Tucson Electric Power Co. has for now stopped offering rebates to commercial customers under its state-mandated energy-efficiency programs, after running out of money for the incentive programs.
The programs are mandated by the Arizona Corporation Commission as part of its energy-efficiency goals designed to help customers save money and, over the long term, reduce the need for new power generation.
But facing a shortfall in 2017 program funds, TEP recently decided to halt the program for commercial customers, including apartment customers — who can reap big cost savings by using rebates for such things as replacing existing lighting with low-use LEDs — until new funding is available next year.
Instead, TEP had decided to allocate the remaining 2017 funds to residential rebate programs.
The issue surfaced after TEP realized its current collections under a customer-paid surcharge would fall short of the program’s overall $23 million budget for this year.
The program and its budget were carried over as the same as 2016, but collections have fallen since TEP reduced the surcharge rate in 2016 to avoid overcollections that occurred in previous years.
In March, TEP petitioned the Corporation Commission to increase its energy-efficiency surcharge, estimating that collections for 2017 would total no more than about $17 million.
But TEP later reconsidered and withdrew the filing, reasoning that the potential increase of about $2 in the monthly “demand-side management” surcharge that pays for the efficiency programs would be too much for customers to bear after a general rate increase added about $8 to the average TEP home bill.
“We didn’t want to add to customers’ bills so soon after the rate increase,” TEP spokesman Joe Barrios said.
For now, TEP is not accepting any new applications for commercial or multi-housing energy-efficiency incentives, though applications already accepted will be honored.
TEP has no plans to ask for more incentive money for this year’s program, Barrios said. TEP is to file for Corporation Commission approval of its 2018 energy-efficiency plan by Aug. 1.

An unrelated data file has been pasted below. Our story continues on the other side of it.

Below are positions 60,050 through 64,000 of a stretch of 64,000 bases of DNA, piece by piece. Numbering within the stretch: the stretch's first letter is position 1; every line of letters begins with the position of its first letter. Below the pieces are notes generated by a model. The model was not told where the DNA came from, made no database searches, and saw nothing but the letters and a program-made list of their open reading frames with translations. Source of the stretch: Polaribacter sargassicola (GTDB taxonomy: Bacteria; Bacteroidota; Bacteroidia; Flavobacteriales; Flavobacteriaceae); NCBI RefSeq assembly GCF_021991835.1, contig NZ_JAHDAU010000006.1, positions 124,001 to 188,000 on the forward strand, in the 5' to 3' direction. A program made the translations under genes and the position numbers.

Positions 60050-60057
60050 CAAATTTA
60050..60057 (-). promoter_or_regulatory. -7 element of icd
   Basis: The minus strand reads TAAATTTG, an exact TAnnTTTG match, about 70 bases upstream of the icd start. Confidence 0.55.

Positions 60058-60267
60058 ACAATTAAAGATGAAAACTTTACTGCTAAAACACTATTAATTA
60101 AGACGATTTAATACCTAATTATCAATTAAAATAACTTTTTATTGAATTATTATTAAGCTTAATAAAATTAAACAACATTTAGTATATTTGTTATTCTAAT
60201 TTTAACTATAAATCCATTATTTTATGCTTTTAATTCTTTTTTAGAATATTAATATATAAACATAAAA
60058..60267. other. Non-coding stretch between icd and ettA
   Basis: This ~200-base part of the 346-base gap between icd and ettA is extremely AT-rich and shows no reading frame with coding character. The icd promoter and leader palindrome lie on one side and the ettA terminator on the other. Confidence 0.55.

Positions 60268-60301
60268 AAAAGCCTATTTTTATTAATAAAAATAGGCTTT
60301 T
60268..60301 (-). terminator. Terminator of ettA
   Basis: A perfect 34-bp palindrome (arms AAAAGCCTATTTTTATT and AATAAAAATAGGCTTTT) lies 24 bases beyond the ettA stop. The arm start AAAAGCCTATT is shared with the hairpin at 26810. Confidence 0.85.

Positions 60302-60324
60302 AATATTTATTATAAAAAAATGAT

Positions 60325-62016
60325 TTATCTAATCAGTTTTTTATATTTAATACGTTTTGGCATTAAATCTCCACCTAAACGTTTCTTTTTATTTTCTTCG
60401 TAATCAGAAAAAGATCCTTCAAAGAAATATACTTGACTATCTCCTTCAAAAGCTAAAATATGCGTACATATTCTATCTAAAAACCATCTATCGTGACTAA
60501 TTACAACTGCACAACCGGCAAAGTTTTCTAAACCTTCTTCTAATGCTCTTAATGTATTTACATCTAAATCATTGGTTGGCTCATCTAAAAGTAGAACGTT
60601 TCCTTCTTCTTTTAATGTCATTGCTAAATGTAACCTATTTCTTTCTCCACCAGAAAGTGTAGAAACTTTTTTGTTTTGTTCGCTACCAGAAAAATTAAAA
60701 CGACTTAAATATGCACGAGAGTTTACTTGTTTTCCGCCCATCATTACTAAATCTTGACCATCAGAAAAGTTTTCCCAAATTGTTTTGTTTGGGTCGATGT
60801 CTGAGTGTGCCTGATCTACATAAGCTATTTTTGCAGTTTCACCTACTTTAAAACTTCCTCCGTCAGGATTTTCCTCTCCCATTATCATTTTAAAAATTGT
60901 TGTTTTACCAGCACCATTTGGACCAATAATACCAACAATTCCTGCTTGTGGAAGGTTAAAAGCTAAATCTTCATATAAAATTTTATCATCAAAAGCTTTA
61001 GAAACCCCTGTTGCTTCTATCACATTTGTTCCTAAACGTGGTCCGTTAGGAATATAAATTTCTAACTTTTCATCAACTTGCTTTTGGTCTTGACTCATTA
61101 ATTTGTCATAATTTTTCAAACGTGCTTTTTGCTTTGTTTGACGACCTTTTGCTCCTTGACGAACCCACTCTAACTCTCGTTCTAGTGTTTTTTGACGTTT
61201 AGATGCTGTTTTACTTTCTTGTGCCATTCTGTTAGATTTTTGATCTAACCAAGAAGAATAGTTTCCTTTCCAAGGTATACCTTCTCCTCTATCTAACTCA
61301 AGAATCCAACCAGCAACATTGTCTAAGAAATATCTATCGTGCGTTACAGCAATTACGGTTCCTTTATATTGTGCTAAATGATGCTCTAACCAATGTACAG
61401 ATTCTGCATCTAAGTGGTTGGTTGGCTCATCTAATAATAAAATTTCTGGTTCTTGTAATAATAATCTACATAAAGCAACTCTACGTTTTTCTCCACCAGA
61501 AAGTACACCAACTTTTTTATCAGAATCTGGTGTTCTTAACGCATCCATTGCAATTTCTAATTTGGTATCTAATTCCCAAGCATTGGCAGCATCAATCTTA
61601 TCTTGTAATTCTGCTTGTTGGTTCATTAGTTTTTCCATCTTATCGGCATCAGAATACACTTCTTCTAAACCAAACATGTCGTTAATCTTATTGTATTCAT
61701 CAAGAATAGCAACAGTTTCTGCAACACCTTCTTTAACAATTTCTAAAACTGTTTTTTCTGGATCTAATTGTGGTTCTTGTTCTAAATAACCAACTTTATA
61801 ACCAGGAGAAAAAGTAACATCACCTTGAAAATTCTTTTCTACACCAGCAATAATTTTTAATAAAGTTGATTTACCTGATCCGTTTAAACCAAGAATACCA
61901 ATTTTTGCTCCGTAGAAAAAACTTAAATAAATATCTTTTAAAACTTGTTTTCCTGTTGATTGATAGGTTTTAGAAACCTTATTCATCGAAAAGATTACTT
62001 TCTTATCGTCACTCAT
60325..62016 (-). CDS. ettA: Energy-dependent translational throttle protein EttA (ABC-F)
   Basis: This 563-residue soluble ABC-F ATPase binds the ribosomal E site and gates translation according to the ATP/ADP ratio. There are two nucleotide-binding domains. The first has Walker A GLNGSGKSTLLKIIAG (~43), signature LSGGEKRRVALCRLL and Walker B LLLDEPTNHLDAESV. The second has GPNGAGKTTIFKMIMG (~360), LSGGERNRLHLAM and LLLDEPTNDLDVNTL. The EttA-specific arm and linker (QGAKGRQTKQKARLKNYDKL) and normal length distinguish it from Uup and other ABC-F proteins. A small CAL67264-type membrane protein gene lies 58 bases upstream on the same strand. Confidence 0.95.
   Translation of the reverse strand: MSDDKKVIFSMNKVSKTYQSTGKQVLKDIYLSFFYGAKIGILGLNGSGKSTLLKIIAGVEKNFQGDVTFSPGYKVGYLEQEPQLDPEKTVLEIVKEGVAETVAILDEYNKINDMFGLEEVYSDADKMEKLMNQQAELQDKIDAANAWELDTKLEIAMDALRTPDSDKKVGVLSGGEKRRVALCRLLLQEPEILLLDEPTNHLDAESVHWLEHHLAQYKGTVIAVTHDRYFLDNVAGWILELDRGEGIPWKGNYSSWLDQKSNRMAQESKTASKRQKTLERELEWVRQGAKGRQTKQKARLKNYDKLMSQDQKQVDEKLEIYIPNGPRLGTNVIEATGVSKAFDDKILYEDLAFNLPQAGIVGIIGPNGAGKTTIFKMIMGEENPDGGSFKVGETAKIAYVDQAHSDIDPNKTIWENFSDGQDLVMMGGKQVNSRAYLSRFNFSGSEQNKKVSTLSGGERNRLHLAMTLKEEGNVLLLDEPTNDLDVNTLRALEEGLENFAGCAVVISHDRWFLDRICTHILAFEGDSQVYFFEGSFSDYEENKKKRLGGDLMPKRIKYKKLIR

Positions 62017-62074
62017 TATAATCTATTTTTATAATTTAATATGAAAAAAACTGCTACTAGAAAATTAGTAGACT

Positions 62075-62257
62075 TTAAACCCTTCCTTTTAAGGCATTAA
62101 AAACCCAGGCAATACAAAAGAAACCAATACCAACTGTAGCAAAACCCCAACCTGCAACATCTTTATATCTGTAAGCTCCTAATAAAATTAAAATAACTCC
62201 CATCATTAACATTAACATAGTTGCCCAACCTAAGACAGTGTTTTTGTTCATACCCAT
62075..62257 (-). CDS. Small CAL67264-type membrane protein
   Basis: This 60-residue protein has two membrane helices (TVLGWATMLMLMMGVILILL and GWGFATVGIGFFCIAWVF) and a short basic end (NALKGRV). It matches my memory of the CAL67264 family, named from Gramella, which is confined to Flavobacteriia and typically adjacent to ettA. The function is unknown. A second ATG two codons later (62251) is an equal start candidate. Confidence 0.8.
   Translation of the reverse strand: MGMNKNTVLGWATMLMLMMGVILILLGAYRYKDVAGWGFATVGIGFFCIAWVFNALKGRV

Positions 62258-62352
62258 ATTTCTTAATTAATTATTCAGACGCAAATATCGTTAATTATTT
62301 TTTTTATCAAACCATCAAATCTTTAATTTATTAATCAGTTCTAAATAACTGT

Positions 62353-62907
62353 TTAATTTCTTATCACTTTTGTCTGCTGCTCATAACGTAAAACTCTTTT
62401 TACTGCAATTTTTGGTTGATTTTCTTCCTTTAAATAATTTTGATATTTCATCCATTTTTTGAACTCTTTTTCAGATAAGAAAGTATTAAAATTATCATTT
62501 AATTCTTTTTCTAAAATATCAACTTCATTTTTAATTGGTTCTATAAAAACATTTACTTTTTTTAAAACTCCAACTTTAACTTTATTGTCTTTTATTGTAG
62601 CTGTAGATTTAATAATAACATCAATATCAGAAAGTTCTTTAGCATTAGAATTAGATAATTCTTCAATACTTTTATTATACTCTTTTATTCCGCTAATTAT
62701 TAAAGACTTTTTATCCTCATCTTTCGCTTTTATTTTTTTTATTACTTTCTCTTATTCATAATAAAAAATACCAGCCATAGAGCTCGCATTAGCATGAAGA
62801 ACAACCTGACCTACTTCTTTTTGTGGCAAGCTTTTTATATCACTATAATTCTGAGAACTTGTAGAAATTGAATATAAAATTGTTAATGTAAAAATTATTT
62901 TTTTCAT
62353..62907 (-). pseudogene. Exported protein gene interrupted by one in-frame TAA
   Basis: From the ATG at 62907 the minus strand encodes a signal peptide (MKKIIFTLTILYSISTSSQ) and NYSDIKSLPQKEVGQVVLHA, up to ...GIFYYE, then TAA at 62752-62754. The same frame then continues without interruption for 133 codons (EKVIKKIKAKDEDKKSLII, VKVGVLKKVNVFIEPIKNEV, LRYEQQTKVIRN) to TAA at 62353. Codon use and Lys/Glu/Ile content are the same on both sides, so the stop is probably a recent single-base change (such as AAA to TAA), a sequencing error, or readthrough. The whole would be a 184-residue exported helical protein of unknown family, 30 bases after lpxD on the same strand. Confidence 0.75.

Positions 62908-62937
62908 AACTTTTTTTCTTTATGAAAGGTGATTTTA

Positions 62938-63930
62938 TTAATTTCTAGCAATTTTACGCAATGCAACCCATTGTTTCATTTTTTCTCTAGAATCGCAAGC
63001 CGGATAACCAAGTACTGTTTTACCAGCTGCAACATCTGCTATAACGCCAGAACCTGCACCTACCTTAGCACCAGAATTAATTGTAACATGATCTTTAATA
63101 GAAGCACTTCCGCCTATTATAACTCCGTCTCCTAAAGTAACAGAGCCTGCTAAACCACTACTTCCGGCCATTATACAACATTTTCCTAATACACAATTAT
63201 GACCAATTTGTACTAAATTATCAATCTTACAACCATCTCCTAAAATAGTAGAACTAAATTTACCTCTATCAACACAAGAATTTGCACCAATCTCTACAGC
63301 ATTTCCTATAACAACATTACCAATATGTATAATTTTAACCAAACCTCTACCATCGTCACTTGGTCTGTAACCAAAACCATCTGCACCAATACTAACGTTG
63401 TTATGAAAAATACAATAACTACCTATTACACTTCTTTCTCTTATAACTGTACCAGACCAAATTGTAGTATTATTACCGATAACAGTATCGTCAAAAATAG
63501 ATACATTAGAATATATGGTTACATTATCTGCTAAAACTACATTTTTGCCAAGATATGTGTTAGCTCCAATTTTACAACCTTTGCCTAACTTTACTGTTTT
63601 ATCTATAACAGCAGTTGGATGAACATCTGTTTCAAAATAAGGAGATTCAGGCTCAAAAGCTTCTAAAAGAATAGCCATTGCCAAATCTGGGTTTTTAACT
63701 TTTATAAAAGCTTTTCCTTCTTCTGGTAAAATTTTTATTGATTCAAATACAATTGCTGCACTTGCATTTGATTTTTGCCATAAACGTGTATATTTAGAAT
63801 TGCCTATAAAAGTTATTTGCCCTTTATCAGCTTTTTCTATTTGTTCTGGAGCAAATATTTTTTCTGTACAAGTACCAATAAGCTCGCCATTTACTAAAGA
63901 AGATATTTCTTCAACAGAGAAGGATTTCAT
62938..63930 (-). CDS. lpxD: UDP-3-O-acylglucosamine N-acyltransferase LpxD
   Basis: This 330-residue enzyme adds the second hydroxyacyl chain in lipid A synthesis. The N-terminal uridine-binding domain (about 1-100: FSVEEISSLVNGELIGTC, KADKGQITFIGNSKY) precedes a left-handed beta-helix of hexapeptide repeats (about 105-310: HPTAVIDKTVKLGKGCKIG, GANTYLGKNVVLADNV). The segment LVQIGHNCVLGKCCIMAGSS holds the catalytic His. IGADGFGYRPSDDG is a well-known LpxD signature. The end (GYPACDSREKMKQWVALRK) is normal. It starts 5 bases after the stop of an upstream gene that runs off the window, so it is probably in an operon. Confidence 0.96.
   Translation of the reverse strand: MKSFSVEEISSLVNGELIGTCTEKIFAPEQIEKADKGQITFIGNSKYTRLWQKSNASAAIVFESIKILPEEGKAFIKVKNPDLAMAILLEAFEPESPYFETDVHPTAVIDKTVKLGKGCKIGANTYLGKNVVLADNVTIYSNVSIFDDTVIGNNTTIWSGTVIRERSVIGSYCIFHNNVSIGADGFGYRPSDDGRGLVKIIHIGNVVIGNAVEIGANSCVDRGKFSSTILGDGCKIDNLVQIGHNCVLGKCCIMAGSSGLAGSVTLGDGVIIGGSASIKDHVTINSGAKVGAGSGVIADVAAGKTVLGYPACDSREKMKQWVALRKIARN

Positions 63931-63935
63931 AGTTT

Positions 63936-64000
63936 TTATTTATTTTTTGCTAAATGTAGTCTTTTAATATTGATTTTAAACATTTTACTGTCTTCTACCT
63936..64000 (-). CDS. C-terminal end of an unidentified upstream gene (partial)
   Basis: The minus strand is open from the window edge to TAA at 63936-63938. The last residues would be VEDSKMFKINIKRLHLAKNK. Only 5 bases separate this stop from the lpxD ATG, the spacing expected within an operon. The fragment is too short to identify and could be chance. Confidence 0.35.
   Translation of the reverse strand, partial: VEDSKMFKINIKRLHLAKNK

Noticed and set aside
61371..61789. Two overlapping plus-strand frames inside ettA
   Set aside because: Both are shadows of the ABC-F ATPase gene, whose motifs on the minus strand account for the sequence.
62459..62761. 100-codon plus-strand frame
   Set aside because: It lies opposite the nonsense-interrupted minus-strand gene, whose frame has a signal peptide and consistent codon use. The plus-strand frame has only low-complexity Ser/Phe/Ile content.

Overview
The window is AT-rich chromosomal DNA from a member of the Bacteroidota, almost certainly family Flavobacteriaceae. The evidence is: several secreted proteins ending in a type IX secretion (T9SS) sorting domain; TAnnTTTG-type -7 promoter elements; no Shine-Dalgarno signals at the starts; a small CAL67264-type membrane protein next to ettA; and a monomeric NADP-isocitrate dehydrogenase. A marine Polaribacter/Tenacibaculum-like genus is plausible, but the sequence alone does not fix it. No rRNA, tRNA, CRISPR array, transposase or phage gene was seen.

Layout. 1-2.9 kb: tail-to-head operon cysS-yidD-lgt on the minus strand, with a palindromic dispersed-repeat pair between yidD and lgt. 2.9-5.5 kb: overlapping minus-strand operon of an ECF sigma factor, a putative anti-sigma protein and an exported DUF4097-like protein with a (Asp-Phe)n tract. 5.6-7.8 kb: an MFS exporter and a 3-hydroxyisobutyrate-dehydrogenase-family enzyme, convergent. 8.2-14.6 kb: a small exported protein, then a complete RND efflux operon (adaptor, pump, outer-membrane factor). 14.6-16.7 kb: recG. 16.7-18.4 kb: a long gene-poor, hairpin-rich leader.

TEP will continue to offer residential energy-efficiency rebates for such things as discounted LED light bulbs and efficient pool pumps, through the end of the year or until those funds run out, Barrios said.
But TEP commercial customers will have to wait until next year to apply for incentives for lighting and other improvements like upgrades to heating and air conditioning and motor drives.
That doesn’t sit well with the Southwest Energy Efficiency project, or SWEEP, which has championed the efficiency programs.
“Customers who have been paying into the program for years are not able to get service now, so there’s a problem there,” said Jeff Schlegel, Arizona representative for SWEEP.
There’s little doubt demand is there — TEP in its message to customers said the suspension of the commercial programs was “due to strong customer interest.”
“This is a sign that the programs are essential and effective,” Schlegel said.
Schlegel said contractors have contacted his group, reporting that suspension of the commercial program has left some customers in the lurch with planned energy-efficiency projects.
SWEEP plans to file a request with the Corporation Commission, seeking additional funding for the TEP energy-efficiency programs, Schlegel said, saying TEP’s action has the effect of a 26 percent program cut.
Barrios said TEP doesn’t see it that way.
“If this was a home budget, you could say it was en effort to live within our means,” Barrios said.
Contact senior reporter David Wichner at email@example.com or 573-4181. On Twitter: @dwichner